Supplier performance analytics is a game-changing tool for optimising supply chain design. It provides valuable insights into supplier performance, enabling informed decision-making. This data-driven approach enhances collaboration, fosters innovation, and improves efficiency.
Combining supplier performance analytics with safety stock enables companies to identify cost savings opportunities. This holistic perspective drives transformative change, streamlines processes, and maintains a competitive edge in today's fast-paced market.
If you're considering upskilling yourself with a supply chain analytics course, then keep reading and embark on a learning journey that will enrich your understanding and expertise in the realm of supplier performance analytics before you make a sound choice for your career.
Why is supply performance analytics important?
Efficient sales and operation planning and optimising supplier performance is a critical yet complex endeavour. It goes beyond merely focusing on price, as suppliers adhering to agreed-upon pricing might still fall short in terms of service quality or provide substandard goods. Achieving your savings targets requires a holistic approach.
Supplier performance management grants you comprehensive visibility into the risks associated with a supplier, empowering you to implement measures that mitigate or eliminate those risks within your supply chain design.
For companies aiming to maximise profits, timely delivery, price reductions, and service quality from suppliers are paramount. The effective management of supplier performance directly impacts the overall quality of the entire supply chain.
Establishing an efficient mechanism to enhance supplier performance becomes essential, enabling accelerated improvement and ensuring the delivery of high-quality services and products. By prioritising supplier performance, you set the stage for a successful supply chain ecosystem.
Different types of supplier performance analytics
Here are the four primary types of supplier performance analytics:
Operational Analytics: This type hones in on the operational data within a company's supply chain. It delves into critical aspects like supplier performance, on-time delivery metrics, and quality measures. Operational analytics provide insights into the efficiency and effectiveness of suppliers' operational processes.
Financial Analytics: This type concentrates on the financial data associated with a company's suppliers. It delves into key financial factors such as invoices, payment history, and credit risk assessment. By analysing financial analytics, businesses can gain a deeper understanding of the financial stability and reliability of their suppliers.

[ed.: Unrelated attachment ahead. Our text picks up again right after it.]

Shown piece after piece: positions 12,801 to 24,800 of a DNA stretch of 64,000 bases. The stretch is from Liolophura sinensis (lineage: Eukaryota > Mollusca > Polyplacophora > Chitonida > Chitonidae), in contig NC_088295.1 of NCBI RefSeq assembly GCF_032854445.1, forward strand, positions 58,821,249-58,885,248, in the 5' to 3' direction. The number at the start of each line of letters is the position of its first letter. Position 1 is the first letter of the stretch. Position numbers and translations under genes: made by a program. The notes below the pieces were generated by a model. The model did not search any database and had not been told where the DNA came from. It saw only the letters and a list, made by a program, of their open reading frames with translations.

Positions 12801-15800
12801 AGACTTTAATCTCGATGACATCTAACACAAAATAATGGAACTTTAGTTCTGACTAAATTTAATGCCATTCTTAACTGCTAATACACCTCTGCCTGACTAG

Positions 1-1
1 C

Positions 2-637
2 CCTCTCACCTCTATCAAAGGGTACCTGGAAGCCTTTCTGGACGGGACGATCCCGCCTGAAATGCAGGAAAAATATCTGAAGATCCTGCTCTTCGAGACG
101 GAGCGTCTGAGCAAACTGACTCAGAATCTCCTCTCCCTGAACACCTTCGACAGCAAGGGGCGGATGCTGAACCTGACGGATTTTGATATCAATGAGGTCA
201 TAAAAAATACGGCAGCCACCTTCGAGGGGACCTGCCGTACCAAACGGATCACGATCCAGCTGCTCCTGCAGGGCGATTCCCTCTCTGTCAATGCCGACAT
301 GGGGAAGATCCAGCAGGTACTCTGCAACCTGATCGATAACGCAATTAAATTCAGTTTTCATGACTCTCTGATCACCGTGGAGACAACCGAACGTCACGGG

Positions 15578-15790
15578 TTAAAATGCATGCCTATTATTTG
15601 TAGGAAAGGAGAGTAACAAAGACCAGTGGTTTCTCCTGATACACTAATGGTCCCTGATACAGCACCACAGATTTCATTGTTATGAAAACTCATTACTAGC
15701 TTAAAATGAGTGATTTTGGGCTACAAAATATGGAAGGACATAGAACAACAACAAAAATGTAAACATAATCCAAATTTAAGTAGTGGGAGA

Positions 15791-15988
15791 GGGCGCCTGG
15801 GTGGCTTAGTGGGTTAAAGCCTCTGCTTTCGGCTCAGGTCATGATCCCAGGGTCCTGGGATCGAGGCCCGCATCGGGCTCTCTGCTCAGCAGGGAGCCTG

Contract Analytics: This type revolves around analysing the contractual data related to a company's suppliers. It focuses on crucial elements like pricing structures, terms, and conditions outlined in supplier contracts. Contract analytics enables businesses to assess adherence to contractual obligations, identify potential risks, and optimise supplier relationships.
Social Media Analytics: This type zeroes in on the social media data connected to a company's suppliers. It entails monitoring and analysing online reviews, ratings, and feedback provided by customers or stakeholders about suppliers. Social media analytics offers valuable insights into a supplier's reputation, customer satisfaction levels, and overall brand perception.
How to implement supplier performance analytics?
Implementing supplier performance analytics successfully requires careful consideration of key factors. Here's a guide to ensure a smooth implementation:
Acquire accurate supplier data: Gather precise and reliable data on your suppliers from various sources such as financial reports, customer surveys, and supplier performance evaluations. This comprehensive data will serve as the foundation for your analysis.
Identify relevant KPIs: Determine the key performance indicators (KPIs) that align with your organisation's goals and will effectively evaluate supplier performance. Consider metrics like on-time delivery, product/service quality, and total cost of ownership. Tailor the selection of KPIs to your specific needs.